With everyone bandying terms that carry different meanings for different people, the delicacy of the task of clarifying the truth may be illustrated by considering the term ISRAEL. In the minds of people everywhere, Israel refers to a country in the Middle East, loved or detested, whose problematic existence is widely seen as the key factor obstructing world peace. Traditionally, the term Israel has of course been used in the names of Jewish synagogues and communal organizations of all complexions, as well as by some Christian churches. Their purpose is to identify with the Israel of the Bible. The Israel of the Bible are the descendants of the founding father Jacob. Jacob was given the name ISRAEL (or YISRAEL) as his “name of greatness” after his successful struggle with the angel (Genesis 32:28, 35:10). Jacob’s twelve sons were called BNEY YISRAEL, “the Children of Israel”.
Will the real Israel please stand up
I was in my mid 20’s when back in 1974 I began my slow trek home to my Torah roots. I thought I was alone in no longer feeling satisfied by any of the “truths” and “realities” on which I had been nurtured in the home, at school, in university or through all the philosophy and literature I had ever read. Truth was on offer on all sides of the ideological supermarket. But the only book that watered my thirsty soul was the Bible.
Some thirty years later, after finding all I sought and more in the Torah heritage, I know I was far from having been alone. Countless numbers of people from all backgrounds throughout the world are waking up to realize they no longer have faith in the truths and assumptions on which they were raised.
But where do we find truth in the ideological supermarket, assailed as we are with endless streams of information and hosts of conflicting ideas, opinions and attitudes? Who is right? Who is the final authority? Who gives legitimacy to the Truth. Is it CNN? The BBC? Some scholarly academy? A think tank somewhere? The Pope? The Imams? The Rabbis?
And if we should turn to the Rabbis (if we believe that the truth must lie in the Torah), to which Rabbis should we turn? Ultra-Orthodox? Chassidic? Lithuanian? Sephardic? Kabbalistic? Modern Orthodox? Conservative? Reconstructionist? Reform? Zionistic? Non-Zionistic? Men Rabbis? Women Rabbis? Karaite Rabbis? Messianic Rabbis? Christian Rabbis…???
With everyone bandying terms that carry different meanings for different people, the delicacy of the task of clarifying the truth may be illustrated by considering the term ISRAEL.
In the minds of people everywhere, Israel refers to a country in the Middle East, loved or detested, whose problematic existence is widely seen as the key factor obstructing world peace.
Traditionally, the term Israel has of course been used in the names of Jewish synagogues and communal organizations of all complexions, as well as by some Christian churches. Their purpose is to identify with the Israel of the Bible.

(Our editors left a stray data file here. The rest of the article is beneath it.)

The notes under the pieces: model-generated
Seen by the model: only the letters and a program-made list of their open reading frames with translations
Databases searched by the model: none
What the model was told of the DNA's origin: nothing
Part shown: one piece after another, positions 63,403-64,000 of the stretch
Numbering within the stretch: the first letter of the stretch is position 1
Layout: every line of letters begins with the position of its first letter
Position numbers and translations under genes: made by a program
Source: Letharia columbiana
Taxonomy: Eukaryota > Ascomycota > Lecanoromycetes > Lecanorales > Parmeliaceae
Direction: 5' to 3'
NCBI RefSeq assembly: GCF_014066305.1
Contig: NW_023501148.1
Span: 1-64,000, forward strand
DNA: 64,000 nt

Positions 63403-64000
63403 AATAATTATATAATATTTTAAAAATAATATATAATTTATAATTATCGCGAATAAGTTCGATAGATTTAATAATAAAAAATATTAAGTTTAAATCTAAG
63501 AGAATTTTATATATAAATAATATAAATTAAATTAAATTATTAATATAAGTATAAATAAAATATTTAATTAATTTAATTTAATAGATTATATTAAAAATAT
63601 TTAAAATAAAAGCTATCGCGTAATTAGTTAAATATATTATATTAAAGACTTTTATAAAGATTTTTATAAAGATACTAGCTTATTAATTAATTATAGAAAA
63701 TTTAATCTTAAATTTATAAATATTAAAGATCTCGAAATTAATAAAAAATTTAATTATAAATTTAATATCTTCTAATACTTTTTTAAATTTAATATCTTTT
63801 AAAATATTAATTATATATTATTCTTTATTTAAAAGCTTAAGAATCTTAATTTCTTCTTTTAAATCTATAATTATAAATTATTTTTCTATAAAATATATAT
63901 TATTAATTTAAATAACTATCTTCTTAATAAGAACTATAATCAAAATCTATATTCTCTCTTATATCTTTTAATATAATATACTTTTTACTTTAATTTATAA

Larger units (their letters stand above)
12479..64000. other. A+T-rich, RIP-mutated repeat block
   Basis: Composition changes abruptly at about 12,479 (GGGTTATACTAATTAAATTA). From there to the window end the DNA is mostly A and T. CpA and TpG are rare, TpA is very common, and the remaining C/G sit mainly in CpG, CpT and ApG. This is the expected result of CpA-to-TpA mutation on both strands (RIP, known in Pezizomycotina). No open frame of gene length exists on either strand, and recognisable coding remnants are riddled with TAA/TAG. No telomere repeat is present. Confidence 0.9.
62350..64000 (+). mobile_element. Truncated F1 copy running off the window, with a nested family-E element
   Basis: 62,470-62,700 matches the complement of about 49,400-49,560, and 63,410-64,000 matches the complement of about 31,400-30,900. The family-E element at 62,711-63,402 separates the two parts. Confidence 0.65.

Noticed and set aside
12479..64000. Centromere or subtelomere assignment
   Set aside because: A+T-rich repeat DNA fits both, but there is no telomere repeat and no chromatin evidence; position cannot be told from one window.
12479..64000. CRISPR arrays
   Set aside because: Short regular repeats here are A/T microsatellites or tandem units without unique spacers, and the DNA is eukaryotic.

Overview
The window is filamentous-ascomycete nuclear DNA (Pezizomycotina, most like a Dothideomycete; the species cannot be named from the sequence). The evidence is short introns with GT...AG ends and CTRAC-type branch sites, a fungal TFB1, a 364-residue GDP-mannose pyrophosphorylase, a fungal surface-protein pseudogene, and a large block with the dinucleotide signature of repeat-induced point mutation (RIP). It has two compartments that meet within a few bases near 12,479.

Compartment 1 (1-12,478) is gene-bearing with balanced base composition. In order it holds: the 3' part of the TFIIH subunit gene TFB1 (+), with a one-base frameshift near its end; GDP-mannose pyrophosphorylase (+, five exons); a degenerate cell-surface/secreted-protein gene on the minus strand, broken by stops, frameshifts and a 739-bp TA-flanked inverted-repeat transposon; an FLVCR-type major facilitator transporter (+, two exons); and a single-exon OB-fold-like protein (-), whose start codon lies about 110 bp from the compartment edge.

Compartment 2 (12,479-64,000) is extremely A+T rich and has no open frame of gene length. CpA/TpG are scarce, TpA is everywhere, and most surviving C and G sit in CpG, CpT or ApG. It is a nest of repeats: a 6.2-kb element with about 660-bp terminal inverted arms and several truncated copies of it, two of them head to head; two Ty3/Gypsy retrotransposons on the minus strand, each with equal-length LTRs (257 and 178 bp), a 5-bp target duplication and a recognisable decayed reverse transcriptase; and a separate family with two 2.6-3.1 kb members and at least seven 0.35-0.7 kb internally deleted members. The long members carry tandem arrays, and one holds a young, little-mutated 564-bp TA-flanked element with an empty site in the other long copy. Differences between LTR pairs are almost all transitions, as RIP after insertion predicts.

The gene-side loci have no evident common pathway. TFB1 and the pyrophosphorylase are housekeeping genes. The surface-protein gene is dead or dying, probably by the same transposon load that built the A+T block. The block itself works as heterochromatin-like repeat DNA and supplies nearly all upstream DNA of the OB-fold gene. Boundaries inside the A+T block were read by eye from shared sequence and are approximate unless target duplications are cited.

The Israel of the Bible are the descendants of the founding father Jacob. Jacob was given the name ISRAEL (or YISRAEL) as his “name of greatness” after his successful struggle with the angel (Genesis 32:28, 35:10). Jacob’s twelve sons were called BNEY YISRAEL, “the Children of Israel”.
The Children of Israel went down to Egypt, and within a few generations became “a multitudinous and mighty people” (Exodus 1:9). God told Moses to take “My people, the Children of Israel” out from Egypt to a “good and broad land, a land flowing with milk and honey” (ibid. 3:8-10). Moses was to go to Pharaoh and tell him that “Israel is My first-born” (ibid. 4:22).
God revealed Himself at Sinai through the Ineffable Name to strike a Covenant with “the House of Jacob, the Children of Israel” (Exodus 19:3): “And now, if you will surely listen to My voice and guard My Covenant, you shall be a treasure for Me out of all the peoples, for all the earth is Mine” (ibid. 19:5).
The conditions of this Covenant were the 613 Commandments that Israel were obliged to keep – the Torah, as written down in the Five Books of Moses. All through the Torah, Prophets and Holy Writings (the “Old” Testament”) and throughout the literature of those who most revered and probed this sacred tradition – the rabbis of the Talmud – the term Yisrael refers to the descendants of the Children of Israel, including the converts whom they integrated into their religion and communities: “There will be one Torah for the home-born and for the convert who dwells among you” (Exodus 12:49).
In the Talmud and the Codes of Torah Law (such as Maimonides’ Mishneh Torah and the Shulchan Aruch) the term Yisrael refers to those descended, at least through their mothers, from the Children of Israel, or to integrated converts. They are considered part of this Covenant even when far from being exemplary members of it. All are considered Yisrael, Israelites, except for a MUMAR or MESHUMAD (one who has embraced another religion), a MIN (Heretic), an APIKOROS (Non-Believer) and a MEHALEL SHABBAT BE-PHARHESIA, a blatant Sabbath desecrator, who are legally considered non-Israelites in all respects.
After their entry into the Land of Israel, the twelve tribes of the Children of Israel eventually took upon themselves a king. The second king, David, established Jerusalem as the nation’s spiritual center, and his son Solomon built the Temple as the focus of worship of God. However, within two generations of the establishment of the Davidic dynasty, ten of the tribes under the leadership of Ephraim broke away to form their own “Kingdom of Israel”. They strayed so far from the Sinaitic Covenant that they went into exile and became “lost”, although they are destined to return (Sanhedrin 110b).